A HONEYMOONING couple could barely conceal their delight as they landed in a small west of Ireland town along with 100 other naturists.
The unlikely setting of the small woodland town of Drumshanbo, Co Leitrim is the top destination for nudists from all over the world this weekend.
The Lough Allen Hotel is playing host to the 'International Naturist Congress', with naturists from over 20 countries in attendance.
New Zealand natives Nick and Wendy Lowe are honeymooning at the event and, with the sun shining down on the party, they have wasted no time in getting to know their fellow guests.
"It's like a big family, because you have already got something in common. There is not the same ice-breaking as when you are sitting in a bar or something," said Wendy (51).
The wedding in January of last year was a 'clothing optional' affair and Wendy said the lifestyle comes naturally to the pair. "Nick does a lot of kayaking, running and cycling. He does as much of that naked as he can and I garden naked. It is our life. It is not something we do, it is what we are. We are nudists," she said.
The first gathering of its kind on these shores, the congress aims to promote "touristic naturism" - despite the fact that public nudity remains illegal in Ireland and there are no officially designated nudist areas.
Mick Ayers, vice-president of the International Naturist Federation, said Ireland was missing out on the growing worldwide market for naturist tourism.
"Ireland, with its long coastline, has many secluded beaches which would be perfect for naturists," he said.
He said naturists were "high-spending, environmentally-conscious tourists" who would flock to the country if proper facilities were available.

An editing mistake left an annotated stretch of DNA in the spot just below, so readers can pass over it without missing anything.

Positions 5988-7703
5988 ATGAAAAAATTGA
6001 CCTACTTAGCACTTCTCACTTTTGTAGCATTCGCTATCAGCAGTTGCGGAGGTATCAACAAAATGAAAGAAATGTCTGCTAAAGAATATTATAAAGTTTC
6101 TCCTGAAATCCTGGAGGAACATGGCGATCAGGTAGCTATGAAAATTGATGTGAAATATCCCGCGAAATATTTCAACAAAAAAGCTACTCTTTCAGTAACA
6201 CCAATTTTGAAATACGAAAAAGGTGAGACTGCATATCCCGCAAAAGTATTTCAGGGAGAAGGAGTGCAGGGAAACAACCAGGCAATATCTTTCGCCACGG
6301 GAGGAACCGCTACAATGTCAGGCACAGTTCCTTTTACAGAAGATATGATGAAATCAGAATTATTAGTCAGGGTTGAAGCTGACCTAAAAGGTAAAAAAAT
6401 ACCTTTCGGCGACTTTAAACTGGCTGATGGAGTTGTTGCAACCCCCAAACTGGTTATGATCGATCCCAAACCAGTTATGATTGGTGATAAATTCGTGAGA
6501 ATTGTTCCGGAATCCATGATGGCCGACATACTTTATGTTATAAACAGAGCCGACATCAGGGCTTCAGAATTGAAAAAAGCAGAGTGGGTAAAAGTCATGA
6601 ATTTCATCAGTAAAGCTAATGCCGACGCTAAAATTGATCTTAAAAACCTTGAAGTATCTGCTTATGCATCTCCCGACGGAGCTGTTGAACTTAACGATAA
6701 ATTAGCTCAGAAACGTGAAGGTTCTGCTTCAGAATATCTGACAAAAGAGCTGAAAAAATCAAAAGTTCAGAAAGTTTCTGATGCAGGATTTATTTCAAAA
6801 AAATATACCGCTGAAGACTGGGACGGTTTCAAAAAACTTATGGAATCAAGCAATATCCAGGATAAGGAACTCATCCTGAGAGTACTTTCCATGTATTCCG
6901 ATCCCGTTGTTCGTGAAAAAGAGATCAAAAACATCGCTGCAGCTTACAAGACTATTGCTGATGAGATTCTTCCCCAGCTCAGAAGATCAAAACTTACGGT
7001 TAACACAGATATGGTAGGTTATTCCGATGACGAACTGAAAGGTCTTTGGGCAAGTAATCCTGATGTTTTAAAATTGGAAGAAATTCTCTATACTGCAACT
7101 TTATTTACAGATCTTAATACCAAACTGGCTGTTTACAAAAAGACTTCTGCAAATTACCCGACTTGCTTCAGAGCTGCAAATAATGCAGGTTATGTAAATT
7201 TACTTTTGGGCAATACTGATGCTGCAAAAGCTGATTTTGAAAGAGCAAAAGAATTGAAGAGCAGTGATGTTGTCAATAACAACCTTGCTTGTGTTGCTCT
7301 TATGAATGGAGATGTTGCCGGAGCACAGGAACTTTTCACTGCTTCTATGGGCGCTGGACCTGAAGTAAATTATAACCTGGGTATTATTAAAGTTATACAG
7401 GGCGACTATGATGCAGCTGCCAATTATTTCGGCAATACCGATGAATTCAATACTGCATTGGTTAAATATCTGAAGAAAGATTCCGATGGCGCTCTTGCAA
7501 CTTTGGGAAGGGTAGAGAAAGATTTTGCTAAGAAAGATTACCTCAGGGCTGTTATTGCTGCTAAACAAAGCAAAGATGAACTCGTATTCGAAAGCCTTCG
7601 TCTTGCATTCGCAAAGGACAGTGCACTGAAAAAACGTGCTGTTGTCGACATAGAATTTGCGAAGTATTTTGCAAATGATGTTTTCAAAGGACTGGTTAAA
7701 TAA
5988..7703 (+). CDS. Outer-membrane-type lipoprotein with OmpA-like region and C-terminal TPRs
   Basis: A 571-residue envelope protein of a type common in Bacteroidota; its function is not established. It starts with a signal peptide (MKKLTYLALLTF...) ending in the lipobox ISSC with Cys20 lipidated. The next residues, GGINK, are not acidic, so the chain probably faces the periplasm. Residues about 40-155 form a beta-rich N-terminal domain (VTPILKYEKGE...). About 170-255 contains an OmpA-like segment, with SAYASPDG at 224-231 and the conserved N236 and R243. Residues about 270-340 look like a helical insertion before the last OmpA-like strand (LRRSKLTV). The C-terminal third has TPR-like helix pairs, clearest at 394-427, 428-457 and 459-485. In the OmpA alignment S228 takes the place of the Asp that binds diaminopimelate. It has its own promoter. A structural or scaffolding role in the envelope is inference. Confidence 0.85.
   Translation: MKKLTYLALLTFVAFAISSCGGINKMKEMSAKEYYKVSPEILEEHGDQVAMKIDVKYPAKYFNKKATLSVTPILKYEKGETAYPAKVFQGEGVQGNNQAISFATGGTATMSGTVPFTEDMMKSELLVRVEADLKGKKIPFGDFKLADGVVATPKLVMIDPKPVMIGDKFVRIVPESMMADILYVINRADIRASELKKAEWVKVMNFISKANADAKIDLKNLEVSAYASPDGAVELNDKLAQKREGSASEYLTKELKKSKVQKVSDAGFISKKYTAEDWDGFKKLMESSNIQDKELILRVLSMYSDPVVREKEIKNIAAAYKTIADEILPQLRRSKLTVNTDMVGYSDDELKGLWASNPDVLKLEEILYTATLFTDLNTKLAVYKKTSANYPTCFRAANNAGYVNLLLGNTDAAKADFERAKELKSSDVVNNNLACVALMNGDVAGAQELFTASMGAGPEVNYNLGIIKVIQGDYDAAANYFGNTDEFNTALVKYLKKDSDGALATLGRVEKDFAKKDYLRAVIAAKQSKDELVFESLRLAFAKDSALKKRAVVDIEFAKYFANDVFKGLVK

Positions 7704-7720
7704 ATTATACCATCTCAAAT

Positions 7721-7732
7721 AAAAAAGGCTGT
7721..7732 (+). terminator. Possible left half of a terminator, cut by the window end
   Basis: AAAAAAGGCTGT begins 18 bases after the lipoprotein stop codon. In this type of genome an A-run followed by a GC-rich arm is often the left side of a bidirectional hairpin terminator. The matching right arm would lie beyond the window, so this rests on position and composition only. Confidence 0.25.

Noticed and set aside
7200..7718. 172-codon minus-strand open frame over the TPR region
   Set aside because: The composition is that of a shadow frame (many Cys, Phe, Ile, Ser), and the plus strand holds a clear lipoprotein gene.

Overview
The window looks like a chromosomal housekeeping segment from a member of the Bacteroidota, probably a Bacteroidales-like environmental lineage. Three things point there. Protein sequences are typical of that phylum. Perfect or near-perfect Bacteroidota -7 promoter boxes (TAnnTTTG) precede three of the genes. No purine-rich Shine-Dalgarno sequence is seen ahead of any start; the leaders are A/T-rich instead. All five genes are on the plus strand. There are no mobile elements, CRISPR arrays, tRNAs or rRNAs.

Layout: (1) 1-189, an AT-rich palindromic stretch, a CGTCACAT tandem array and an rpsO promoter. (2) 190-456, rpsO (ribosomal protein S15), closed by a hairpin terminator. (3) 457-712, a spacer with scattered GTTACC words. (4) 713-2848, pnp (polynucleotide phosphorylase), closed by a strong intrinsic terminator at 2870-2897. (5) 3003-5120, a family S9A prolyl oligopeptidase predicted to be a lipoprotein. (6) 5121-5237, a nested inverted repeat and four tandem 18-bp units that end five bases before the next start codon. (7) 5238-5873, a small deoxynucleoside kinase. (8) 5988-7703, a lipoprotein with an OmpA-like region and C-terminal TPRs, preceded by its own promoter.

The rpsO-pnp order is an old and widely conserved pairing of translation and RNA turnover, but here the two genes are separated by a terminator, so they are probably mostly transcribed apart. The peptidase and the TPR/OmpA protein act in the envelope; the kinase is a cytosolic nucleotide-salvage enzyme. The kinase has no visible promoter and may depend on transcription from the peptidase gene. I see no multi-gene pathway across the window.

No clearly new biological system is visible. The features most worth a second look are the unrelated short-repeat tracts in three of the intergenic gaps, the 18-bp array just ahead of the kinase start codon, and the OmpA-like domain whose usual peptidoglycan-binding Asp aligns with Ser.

Many of the delegates are planning on a prolonged stay in the area and a spokeswoman for Failte Ireland said the congress could contribute around €150,000 to the local economy.
Eamonn, membership secretary of Aquarius, a Leinster-based naturist association, said he would love to see Irish laws changed to bring us in line with the "far more relaxed attitude" of Europe.
Eamonn, who didn't want his surname published, said the hotel had agreed to set facilities aside at certain times for the delegates.
"We will make the most of it. Generally speaking, naturists are a very nice group of people. They are very trusting, I mean otherwise you are not going to go nude with them," he said.
He said any relaxing of the laws here will "probably have to be brought in through Europe".
"It has been brought up before a number of justice ministers and they usually just toss it aside, so we are hoping it can be standardised throughout the EU area," he said.
"Ideally, you would have beaches with a sign on them saying: 'Beyond this point nudity is allowed'. The public would be warned so they wouldn't be getting offended," he said.
The weekend will be topped off by a gala dinner on Saturday night and Wendy said she was hoping it would be a clothing-optional affair.
"I prefer to wear as little as possible when I can, so if anybody else is naked then I'll get naked, I'm sure Nick will join me and we'll go from there," she said.
Despite the laws banning nudity, the Irish Naturist Association's website lists a number of beaches where nudity is "tolerated" - although discretion is advised.
Eamonn said there are beaches all over the country where "local knowledge" will tell you if it is acceptable to strip off.